Major: Art history
Minors: Materials science and engineering, Italian, pre-architecture
When Winston Kam was in second grade, his art teacher showed his class one of Dutch painter Piet Mondrian’s red, blue and yellow composition paintings and asked them what stood out. Kam vividly remembers saying “the yellow rectangle, because of how bold the color was compared to the red and blue.”
Twelve years later, he had the chance to unframe and see a real, raw Mondrian painting while working at the Cleveland Museum of Art (CMA).
Kam, a fourth-year art history student at Case Western Reserve University, worked as a conservation frame intern at the CMA this past summer, where he learned how to create gilded replacement liners—thin frames inserted between the larger frame and the painting—for three artworks currently on display at the museum (Kirchner, Derain, and David).
“I learned so much about how an art museum functions on an average day; the behind-the-scenes work is so profound,” Kam explained, sharing how, even though his internship is over, he feels like he never left when he runs into the conservators during his art history classes. “There are so many moving parts that co-exist and collaborate to ensure that the artwork in the museum remains in pristine condition.”
Kam is passionate about art because it influences history, documents and cultural evolution—and he considers it to be the world’s “visual language that transcends time and space by conveying tangible and abstract ideas about anything, and everything.” But, his interests extend far beyond art—and he’s glad he found CWRU, a university that accepts students to the institution as a whole instead of by subject matter.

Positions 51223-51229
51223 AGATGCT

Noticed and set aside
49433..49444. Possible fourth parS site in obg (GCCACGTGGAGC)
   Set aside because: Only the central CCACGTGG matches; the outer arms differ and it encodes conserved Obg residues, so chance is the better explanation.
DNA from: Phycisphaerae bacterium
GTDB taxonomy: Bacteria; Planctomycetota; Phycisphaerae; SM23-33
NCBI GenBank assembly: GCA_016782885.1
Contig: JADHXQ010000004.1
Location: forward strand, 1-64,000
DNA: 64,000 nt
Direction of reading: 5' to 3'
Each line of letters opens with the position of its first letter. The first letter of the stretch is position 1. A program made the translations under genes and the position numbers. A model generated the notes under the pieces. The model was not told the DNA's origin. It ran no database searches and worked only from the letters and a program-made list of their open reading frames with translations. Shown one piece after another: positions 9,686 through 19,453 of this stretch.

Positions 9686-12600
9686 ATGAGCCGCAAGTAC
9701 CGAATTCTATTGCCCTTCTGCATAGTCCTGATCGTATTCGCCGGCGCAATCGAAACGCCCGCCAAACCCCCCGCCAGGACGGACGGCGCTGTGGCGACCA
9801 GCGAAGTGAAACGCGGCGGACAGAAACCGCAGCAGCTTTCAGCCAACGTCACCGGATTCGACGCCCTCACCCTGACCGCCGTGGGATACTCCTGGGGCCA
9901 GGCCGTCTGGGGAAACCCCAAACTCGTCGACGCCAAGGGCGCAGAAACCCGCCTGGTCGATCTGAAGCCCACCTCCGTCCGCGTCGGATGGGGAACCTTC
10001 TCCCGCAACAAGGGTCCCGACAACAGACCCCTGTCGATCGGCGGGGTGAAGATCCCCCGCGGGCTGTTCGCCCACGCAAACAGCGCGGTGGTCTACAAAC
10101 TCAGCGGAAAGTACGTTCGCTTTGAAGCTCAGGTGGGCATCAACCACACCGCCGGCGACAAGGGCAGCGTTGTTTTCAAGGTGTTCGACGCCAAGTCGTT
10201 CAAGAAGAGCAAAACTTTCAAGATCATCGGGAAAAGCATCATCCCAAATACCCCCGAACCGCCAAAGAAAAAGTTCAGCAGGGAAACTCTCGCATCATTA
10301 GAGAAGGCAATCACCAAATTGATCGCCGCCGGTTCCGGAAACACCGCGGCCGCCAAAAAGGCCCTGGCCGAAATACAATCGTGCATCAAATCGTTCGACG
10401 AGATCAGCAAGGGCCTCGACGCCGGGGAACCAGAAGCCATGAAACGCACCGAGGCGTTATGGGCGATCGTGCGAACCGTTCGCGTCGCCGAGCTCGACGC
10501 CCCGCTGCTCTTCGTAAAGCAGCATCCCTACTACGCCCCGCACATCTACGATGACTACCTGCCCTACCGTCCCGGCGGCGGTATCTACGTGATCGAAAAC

“This policy alone shows how committed CWRU is to ensuring students find their place and passions within academics, which I am so incredibly grateful for,” he said.
Kam is from Lake City, a rural town in north Florida. As an aspiring STEM student, he knew how important it was to have a strong math background in order to attend a prestigious private university. With not many options to take AP calculus AB in high school, Kam opted for an online version of the course.
“Long story short, teaching yourself calculus through Google and online assignments is entirely doable, but it’s not fun at all,” Kam said. “I didn’t have the luxury of taking calculus at a nearby college or a more academically challenging high school so I had to make do with what I had available to me.”
When he graduates, Kam wants to help young people in similar situations. He plans to join Teach For America to teach high school calculus in a rural area, because he doesn’t want kids who come after him to “struggle through the same things I had to just because of where I grew up.”
At CWRU, Kam has also been involved with Swing Club, Salsa Club, Spartan Running Club, Humanitarian Design Corps, Malawi Solar Team, Yoga Club, Art History Club, and he’s been an orientation leader for the past three years. Kam is also a recipient of The Gates Scholarship.